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Old 11-10-2009, 01:06 PM   #1
MustangJim
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Root Partition filling at 1MB a minute


First, I'd like to say thank you to the forum as it has been incredibly helpful in my new task of learning and administrating Linux. I am completely new to Linux.

I've been looking for an answer to this with little success, so I thought I'd ask.

Working with Fedora Core 5 in a hosted "No Down Time" web hosting environment. Previous guy was a guru and has removed all Desktop GUI functionality forcing my hand at CLI administration. I have a machine that has started filling the root partition at a rate of close to 1MB a minute. Currently doing everything via root admin (I know, I know) Two things I would like to know:

1. is there a command to identify the file that has been most recently written to disk? Or currently writing to disk for that matter?

2. is there a command to identify the process writing to disk?

3. Am I wrong to assume it is a file being written to disk? Could it be something along the lines of swap/ram drive?

Thanks in advance

MustangJim
 
Old 11-10-2009, 01:14 PM   #2
repo
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Welcome to LQ
I would suggest to start looking at the logfiles.
/var/log/*
 
Old 11-10-2009, 01:21 PM   #3
kilgoretrout
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You might want to take a look at the fuser command:

http://linux.about.com/library/cmd/blcmdl1_fuser.htm

Also, as suggested above, /var can fill up pretty fast under certain circumstances. In addition, certain malware will flood /tmp to fill up the root partition.
 
Old 11-10-2009, 01:34 PM   #4
GoinEasy9
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Check /var/log/messages, if the file is over 1mb, (actually it shouldn't grow over a couple hundred kilobytes) your problem might be there. A recent problem I had with fedora and the hp printer driver had the message file growing till it filled my root partition.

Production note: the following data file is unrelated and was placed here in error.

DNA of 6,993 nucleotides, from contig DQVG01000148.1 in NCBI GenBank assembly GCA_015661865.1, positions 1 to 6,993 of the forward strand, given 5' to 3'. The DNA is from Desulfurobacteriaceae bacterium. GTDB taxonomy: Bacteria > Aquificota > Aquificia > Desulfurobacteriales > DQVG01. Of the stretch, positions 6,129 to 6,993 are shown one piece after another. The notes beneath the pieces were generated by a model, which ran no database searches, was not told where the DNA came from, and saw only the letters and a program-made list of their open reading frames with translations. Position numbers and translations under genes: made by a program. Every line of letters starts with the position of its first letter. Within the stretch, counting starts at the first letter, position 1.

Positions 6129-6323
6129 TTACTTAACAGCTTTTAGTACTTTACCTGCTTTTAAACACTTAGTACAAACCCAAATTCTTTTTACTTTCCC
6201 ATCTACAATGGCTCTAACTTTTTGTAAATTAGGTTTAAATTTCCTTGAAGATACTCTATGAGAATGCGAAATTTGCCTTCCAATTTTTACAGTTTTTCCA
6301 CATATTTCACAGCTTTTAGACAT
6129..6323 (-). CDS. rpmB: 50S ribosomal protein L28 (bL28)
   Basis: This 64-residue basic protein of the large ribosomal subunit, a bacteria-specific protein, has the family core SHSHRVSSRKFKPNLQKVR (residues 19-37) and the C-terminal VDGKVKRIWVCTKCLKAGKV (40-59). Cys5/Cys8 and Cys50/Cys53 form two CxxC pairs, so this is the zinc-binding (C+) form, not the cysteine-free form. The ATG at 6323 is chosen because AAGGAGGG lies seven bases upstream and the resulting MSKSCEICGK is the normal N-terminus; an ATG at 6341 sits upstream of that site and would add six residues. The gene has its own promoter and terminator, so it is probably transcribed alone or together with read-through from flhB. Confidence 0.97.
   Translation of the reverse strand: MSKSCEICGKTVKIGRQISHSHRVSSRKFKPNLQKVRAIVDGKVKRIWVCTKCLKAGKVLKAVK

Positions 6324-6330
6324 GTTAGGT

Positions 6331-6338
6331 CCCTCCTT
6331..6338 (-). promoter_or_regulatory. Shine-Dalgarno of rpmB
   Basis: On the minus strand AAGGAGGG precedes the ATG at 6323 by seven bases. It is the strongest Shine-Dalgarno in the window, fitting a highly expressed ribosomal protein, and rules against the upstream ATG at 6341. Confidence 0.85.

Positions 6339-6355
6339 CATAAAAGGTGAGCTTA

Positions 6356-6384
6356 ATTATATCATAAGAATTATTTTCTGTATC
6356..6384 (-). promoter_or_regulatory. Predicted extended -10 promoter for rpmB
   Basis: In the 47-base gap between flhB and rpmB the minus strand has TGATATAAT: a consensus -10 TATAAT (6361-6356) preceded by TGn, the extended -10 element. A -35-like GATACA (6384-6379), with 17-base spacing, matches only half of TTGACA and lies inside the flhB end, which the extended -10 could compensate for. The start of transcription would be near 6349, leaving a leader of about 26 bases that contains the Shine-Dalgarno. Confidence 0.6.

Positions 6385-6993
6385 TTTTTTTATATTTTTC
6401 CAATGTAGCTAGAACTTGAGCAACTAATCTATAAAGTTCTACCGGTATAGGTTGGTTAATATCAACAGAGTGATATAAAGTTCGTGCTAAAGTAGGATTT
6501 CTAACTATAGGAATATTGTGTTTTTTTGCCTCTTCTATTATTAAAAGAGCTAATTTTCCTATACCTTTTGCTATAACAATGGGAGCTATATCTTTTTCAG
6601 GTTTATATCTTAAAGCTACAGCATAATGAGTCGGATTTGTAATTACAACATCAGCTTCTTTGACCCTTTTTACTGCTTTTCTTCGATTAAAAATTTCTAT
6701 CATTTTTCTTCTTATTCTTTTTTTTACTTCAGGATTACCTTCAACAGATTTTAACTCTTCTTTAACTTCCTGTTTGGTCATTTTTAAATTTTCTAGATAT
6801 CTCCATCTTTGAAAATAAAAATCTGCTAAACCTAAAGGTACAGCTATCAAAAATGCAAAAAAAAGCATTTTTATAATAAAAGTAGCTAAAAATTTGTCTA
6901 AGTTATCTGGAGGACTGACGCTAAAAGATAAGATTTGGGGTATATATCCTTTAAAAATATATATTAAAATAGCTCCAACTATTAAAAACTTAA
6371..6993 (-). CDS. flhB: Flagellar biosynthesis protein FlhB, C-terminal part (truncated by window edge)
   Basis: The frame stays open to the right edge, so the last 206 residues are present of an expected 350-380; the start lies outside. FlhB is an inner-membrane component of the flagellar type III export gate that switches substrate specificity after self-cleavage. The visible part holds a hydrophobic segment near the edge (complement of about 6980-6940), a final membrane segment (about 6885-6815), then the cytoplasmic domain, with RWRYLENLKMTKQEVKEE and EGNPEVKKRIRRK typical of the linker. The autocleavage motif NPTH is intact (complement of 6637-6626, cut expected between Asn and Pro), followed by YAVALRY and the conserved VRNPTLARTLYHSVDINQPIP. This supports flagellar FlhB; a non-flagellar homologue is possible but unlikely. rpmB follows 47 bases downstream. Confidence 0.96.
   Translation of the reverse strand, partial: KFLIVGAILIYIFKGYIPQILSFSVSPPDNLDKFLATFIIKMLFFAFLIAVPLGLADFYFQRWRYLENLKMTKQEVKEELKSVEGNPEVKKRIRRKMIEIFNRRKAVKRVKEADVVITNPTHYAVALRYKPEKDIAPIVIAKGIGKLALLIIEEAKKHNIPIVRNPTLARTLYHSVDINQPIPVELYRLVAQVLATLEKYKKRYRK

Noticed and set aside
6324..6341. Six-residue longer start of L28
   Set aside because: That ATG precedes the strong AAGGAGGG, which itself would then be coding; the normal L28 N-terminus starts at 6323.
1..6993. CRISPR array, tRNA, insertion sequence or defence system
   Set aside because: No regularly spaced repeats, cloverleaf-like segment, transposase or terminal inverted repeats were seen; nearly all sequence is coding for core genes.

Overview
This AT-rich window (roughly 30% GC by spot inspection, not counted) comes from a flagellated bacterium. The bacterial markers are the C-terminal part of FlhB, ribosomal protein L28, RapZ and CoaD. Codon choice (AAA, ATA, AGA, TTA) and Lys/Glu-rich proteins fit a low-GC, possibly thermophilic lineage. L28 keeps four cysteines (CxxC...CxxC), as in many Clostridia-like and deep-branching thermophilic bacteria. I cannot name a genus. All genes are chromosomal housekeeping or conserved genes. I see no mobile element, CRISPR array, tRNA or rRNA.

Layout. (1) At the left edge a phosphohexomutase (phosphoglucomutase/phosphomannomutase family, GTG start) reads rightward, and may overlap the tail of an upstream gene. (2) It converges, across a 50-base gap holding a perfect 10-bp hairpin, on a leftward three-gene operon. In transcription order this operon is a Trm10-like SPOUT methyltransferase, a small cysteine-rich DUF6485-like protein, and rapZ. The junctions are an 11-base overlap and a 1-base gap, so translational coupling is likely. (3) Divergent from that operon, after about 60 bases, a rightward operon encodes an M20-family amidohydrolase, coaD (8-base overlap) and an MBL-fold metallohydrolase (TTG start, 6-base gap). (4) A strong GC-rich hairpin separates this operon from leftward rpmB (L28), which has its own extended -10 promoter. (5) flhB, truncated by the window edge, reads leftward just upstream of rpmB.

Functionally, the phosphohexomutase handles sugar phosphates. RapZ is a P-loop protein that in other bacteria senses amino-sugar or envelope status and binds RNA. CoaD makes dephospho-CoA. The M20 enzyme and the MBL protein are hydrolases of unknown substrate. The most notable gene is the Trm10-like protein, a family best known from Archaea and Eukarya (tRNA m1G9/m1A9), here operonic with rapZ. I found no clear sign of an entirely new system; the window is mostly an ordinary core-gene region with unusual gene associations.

Old 11-10-2009, 01:58 PM   #5
MustangJim
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Var logs and tmp were minimal. I'll look into the fuser and see what that nets.
 
Old 11-10-2009, 02:05 PM   #6
repo
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To find big files:
Code:
find / -size +50M
change +50M to your needs

also try
Code:
cd /
du -sh *
 
Old 11-10-2009, 02:25 PM   #7
MustangJim
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I had seen and used the find and du cmds from previous threads, which helped a little more. I think it's my lack of understanding the CLI syntax for the commands that lead me to ask. Would it be rude to ask "If i wanted to find the last log file written to disk, what is the exact command I would type in at the root level to find it?" If it is, then I didn't ask.
 
Old 11-10-2009, 02:54 PM   #8
salasi
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Quote:
Originally Posted by MustangJim View Post

Working with Fedora Core 5
is that still supported? OK, that's a separate issue.

Quote:
Previous guy was a guru and has removed all Desktop GUI functionality
Probably never installed it, rather than removed it.

Quote:
Currently doing everything via root admin (I know, I know)
Give me an S, give me a U, give me a D, give me an O. What does that spell? sudo!

Quote:
1. is there a command to identify the file that has been most recently written to disk? Or currently writing to disk for that matter?